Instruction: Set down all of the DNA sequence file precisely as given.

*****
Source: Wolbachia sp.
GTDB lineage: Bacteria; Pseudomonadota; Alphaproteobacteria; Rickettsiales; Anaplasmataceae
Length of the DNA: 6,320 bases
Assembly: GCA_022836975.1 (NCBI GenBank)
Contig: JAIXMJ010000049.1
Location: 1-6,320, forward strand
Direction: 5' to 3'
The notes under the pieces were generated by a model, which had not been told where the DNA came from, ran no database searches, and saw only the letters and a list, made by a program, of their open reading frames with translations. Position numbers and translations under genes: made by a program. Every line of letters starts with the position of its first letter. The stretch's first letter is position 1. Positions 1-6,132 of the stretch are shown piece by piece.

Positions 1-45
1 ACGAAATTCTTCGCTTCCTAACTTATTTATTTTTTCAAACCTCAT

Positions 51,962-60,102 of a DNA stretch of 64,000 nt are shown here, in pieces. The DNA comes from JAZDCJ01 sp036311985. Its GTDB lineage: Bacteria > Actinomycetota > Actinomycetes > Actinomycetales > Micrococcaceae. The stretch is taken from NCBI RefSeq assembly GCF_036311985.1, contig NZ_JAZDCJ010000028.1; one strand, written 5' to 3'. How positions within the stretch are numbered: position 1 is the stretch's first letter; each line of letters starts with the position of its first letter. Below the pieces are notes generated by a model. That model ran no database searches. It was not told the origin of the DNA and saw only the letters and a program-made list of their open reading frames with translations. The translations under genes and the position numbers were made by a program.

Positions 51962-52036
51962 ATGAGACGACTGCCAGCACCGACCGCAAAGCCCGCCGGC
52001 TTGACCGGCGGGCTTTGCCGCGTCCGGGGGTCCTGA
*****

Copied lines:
Source: Wolbachia sp.
GTDB lineage: Bacteria; Pseudomonadota; Alphaproteobacteria; Rickettsiales; Anaplasmataceae
Length of the DNA: 6,320 bases
Assembly: GCA_022836975.1 (NCBI GenBank)
Contig: JAIXMJ010000049.1
Location: 1-6,320, forward strand
Direction: 5' to 3'
The notes under the pieces were generated by a model, which had not been told where the DNA came from, ran no database searches, and saw only the letters and a list, made by a program, of their open reading frames with translations. Position numbers and translations under genes: made by a program. Every line of letters starts with the position of its first letter. The stretch's first letter is position 1. Positions 1-6,132 of the stretch are shown piece by piece.

Positions 1-45
1 ACGAAATTCTTCGCTTCCTAACTTATTTATTTTTTCAAACCTCAT

Positions 51,962-60,102 of a DNA stretch of 64,000 nt are shown here, in pieces. The DNA comes from JAZDCJ01 sp036311985. Its GTDB lineage: Bacteria > Actinomycetota > Actinomycetes > Actinomycetales > Micrococcaceae. The stretch is taken from NCBI RefSeq assembly GCF_036311985.1, contig NZ_JAZDCJ010000028.1; one strand, written 5' to 3'. How positions within the stretch are numbered: position 1 is the stretch's first letter; each line of letters starts with the position of its first letter. Below the pieces are notes generated by a model. That model ran no database searches. It was not told the origin of the DNA and saw only the letters and a program-made list of their open reading frames with translations. The translations under genes and the position numbers were made by a program.

Positions 51962-52036
51962 ATGAGACGACTGCCAGCACCGACCGCAAAGCCCGCCGGC
52001 TTGACCGGCGGGCTTTGCCGCGTCCGGGGGTCCTGA